Savannah’s Squares

Typography

TAKE A WALKING TOUR THROUGH HISTORY

Some of the greatest secrets of Savannah are hidden in plain sight along the oak-lined streets of the city’s historic district. Its squares are a prominent feature of the district, and their unique history and Southern charm make them must-see destinations.

Savannah’s founder, Gen. James Oglethorpe, designed the city in a grid pattern to allow for easy navigation and growth while encouraging citizens to get out and about. Johnson Square was Savannah’s first established square, dating back to 1733. And while back then the city’s squares served two purposes — gathering spots for local residents and practice area for the militia — today they are serene spots to sit and observe the city.

Wright Square Gordon Monument“I live by Troop Square and at night some of residents of that square will sit with a beer or some wine with their neighbors,” said Zach Powers, author of the book “100 Things to do in Savannah Before You Die.” “I love when that happens because the square is functioning the way it was originally meant to.”

The city’s 22 squares cover 2 square miles of the historic downtown and offer the perfect way to spend a day. Comfortable shoes are highly recommended for this walk through history. 

While there is never a bad time to explore the beautiful squares, visiting during the cooler spring and fall months could make the trip more enjoyable. But not to worry: The dense canopy provided by hundreds of live oak trees will provide shade even on the hottest days.

The most visited squares — the “crown jewels of Savannah” — are found on Bull Street and include Monterey, Madison, Chippewa, Wright and Johnson squares. Each is home to a variety of interesting historical tidbits.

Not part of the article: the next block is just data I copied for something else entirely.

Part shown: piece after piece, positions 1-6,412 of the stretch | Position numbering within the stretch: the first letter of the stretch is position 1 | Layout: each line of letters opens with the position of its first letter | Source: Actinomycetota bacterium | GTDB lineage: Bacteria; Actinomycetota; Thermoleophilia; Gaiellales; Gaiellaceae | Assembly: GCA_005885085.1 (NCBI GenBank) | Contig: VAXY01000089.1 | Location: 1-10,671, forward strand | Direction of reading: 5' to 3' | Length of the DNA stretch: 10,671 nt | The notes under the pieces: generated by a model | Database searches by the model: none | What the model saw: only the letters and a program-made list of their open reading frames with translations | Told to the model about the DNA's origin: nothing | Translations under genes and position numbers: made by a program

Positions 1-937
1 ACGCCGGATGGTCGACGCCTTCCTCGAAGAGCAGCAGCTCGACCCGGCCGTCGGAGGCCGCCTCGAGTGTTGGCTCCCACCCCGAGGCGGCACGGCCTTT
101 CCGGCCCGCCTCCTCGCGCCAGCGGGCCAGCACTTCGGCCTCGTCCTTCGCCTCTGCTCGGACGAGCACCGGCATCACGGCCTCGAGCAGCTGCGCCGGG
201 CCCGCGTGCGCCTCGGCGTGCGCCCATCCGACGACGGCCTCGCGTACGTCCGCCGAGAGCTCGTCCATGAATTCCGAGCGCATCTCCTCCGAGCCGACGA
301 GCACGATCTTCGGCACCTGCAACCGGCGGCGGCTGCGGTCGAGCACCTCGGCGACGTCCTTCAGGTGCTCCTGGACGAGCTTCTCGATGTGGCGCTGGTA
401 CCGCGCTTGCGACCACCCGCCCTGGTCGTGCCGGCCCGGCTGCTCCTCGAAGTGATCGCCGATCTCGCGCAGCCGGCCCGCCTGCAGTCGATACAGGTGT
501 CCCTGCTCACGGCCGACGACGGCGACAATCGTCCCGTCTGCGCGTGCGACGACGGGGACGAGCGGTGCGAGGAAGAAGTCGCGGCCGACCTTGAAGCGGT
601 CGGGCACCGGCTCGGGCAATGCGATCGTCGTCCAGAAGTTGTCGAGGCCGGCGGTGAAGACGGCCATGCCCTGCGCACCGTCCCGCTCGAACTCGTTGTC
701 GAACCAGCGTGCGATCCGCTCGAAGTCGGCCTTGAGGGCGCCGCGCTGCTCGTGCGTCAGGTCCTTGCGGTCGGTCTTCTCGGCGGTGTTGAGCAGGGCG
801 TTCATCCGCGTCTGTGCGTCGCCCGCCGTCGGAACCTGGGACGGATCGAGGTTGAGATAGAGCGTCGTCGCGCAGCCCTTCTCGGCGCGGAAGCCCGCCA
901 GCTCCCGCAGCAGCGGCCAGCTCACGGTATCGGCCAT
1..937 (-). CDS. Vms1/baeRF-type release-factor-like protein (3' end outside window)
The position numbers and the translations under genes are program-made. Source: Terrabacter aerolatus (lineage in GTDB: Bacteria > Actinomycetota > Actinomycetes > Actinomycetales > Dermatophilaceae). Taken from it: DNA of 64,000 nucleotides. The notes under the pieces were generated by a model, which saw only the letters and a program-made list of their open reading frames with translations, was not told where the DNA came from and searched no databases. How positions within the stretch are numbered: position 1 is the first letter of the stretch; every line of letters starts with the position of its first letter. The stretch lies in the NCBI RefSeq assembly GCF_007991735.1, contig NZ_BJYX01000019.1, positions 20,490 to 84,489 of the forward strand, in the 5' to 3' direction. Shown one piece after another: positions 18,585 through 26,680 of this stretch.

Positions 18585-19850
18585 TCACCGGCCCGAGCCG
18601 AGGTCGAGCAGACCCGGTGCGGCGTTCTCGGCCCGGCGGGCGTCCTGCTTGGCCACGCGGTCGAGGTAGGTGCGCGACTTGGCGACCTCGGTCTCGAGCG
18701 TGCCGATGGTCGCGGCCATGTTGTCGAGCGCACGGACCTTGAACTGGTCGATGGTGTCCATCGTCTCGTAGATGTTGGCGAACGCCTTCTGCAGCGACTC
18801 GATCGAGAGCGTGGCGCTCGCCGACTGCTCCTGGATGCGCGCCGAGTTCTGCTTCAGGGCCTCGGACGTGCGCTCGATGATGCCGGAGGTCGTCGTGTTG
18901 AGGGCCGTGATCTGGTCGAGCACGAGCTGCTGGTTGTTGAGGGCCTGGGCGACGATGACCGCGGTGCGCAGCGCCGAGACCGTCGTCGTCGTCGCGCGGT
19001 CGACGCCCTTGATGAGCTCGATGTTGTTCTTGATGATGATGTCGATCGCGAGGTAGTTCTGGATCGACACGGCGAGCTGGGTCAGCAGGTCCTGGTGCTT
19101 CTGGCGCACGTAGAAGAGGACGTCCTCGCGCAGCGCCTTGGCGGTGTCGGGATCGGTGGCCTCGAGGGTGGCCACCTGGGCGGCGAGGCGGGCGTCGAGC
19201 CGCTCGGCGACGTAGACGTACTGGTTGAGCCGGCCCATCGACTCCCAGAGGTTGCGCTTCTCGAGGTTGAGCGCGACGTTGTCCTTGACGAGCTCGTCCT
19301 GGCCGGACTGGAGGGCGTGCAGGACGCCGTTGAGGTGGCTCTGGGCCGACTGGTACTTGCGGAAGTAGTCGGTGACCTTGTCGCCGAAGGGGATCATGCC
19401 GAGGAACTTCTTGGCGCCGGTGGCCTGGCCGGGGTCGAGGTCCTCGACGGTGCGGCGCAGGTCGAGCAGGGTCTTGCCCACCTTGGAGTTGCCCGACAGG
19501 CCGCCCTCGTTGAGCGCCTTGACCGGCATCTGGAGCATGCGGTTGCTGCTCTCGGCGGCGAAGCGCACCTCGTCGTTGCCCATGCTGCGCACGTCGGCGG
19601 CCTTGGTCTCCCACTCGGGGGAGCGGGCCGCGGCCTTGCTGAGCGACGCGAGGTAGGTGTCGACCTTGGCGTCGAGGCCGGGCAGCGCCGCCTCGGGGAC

PULASKI SQUARE

Chippewa Square is most famous for being the location of the bench scene in “Forrest Gump,” while Wright Square is home to ancient history in the form of a giant boulder marking the burial site of Chief Tomochichi, leader of the Yamacraw Indians. Tomochichi and Oglethorpe formed a fierce friendship and worked together in the creation of Savannah.

But don’t be afraid to venture off the beaten path to discover the other jewels of the city’s landscape.

madison square

“The most visited squares offer plenty to see, but other squares like Troop and Ellis have unique things that are worth seeing, but often get overlooked because they are not on Bull Street,” said Christopher Berinato, author of the forthcoming book “Secret Savannah.”

Layfayette Square

Orleans Square

haitian monument franklin

Crawford Square

hero chippewa square

hero columbia fountain

mercer house monterey

Oglethorpe Square

Walking Tour Tips

Ready to hit the pavement? Here are a few tips that will help make your tour a little more enjoyable:

  • Pick up a free map of Savannah’s Historic District at the Savannah Visitor Center, 301 Martin Luther King Jr Blvd.
  • Carry a water bottle.
  • Wear comfortable walking shoes.
  • Bring a hat and sunglasses.
  • Consider carrying an umbrella.

Map of Squares Walking Guide With Landmarks Levels

PHOTOS COURTESY OF SAVANNAH CHAMBER OF COMMERCE